WHAT IS ARRHYTHMIA? An arrhythmia occurs when there is a change in the heart's rhythm causing the heart to beat too fast, too slow, or irregularly. This keeps the heart from pumping blood properly. Normally, the heartbeat starts in the right atrium, when a special group of cells (the "pacemaker" of the heart) sends an electrical signal causing the muscles to contract. These signals travel through connecting fibers to all parts of the ventricles, and must follow an exact route in order for the heart to pump properly. There are many types of arrhythmias, identified by where they occur in the heart (in the atria or ventricles), and by what happens to the heart's rhythm when they occur. One example is atrial fibrillation, an irregular heartbeat that interferes with the heart's ability to pump blood. Abnormal electrical signals cause the atria, or upper chambers of the heart, to contract erratically. Blood then pools in the atria and forms clots. These can travel to the brain and cause a stroke. The most serious arrhythmia is ventricular fibrillation, where the lower chambers quiver and the heart can't pump any blood. Without immediate medical attention, this results in collapse and sudden death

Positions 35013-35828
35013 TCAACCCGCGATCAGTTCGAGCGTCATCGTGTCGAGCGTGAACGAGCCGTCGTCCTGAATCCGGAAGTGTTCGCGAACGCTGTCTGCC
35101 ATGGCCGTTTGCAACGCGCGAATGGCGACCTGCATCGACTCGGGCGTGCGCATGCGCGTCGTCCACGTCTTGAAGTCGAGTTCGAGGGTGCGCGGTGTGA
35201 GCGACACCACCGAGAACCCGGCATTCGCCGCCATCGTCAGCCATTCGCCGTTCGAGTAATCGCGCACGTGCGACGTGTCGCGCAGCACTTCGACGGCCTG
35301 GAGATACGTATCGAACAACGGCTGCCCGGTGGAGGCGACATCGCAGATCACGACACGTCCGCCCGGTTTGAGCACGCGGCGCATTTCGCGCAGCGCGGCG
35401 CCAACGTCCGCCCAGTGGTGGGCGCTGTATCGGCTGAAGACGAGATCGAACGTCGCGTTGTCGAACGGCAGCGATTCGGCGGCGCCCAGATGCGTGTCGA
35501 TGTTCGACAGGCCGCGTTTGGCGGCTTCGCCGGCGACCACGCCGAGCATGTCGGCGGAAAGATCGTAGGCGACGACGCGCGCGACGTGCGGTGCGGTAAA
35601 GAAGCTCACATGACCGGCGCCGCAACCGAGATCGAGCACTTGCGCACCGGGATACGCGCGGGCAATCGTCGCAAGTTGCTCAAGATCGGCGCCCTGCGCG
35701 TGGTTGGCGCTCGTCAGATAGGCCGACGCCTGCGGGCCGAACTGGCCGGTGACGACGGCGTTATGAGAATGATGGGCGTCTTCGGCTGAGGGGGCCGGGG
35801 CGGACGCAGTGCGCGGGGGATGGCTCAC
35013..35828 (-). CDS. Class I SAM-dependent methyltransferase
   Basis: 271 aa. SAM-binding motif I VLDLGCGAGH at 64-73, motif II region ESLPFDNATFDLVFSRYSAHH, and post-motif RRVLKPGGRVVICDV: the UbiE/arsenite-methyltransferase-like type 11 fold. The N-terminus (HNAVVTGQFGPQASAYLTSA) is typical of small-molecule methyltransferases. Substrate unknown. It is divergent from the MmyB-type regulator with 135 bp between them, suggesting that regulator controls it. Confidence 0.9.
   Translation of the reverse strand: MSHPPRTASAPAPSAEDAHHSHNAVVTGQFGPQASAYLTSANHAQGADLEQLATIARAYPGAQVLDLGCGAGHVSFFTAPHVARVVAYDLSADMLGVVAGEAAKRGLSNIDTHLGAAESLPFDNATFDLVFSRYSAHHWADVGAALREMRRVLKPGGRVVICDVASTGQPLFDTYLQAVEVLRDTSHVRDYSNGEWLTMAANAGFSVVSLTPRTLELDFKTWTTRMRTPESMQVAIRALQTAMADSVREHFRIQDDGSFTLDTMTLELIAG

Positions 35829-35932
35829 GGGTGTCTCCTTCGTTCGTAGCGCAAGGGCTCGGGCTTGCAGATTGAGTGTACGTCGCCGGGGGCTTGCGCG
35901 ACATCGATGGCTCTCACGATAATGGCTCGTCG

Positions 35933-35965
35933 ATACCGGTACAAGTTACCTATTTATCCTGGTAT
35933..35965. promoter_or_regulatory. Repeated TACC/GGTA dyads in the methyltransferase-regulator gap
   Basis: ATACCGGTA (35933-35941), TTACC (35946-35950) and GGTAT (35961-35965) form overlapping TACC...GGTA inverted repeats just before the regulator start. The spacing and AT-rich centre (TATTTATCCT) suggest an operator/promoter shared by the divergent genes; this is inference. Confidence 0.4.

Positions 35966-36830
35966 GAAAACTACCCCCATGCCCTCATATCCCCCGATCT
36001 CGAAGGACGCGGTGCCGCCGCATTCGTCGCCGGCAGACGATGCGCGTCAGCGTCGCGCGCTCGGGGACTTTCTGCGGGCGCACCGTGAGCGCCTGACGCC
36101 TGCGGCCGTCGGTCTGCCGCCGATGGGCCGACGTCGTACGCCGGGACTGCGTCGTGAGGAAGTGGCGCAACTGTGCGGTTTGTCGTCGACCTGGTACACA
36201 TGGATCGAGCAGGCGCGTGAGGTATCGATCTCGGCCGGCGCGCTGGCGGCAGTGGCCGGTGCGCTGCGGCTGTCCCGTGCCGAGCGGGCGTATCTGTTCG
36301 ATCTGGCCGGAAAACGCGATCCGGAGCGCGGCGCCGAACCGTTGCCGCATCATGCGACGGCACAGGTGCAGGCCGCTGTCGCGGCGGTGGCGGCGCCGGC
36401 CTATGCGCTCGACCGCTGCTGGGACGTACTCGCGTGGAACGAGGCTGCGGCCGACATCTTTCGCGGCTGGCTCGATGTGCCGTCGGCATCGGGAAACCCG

CPR AND DEFIBRILLATION: Cardiac arrest is the sudden, abrupt loss of heart function resulting from such factors as heart disease, electrocution, drowning, choking and trauma. Cardiopulmonary resuscitation (CPR) combines rescue breathing and chest compressions to keep victims of cardiac arrest alive until medical treatment is available. During cardiac arrest, the heart stops pumping blood; proper CPR supports a small amount of blood flow to the heart and brain to buy time until the heart begins to function normally again or emergency medical help arrives. If the arrest is caused by an abnormal heart rhythm, delivering an electric shock to the heart (defibrillation) can restore the normal rhythm.
The American Physical Society, The American Association of Physicists in Medicine, the Institute of Electrical and Electronics Engineers, Inc.-USA, and the Biophysical Society contributed to the information contained in the TV portion of this report.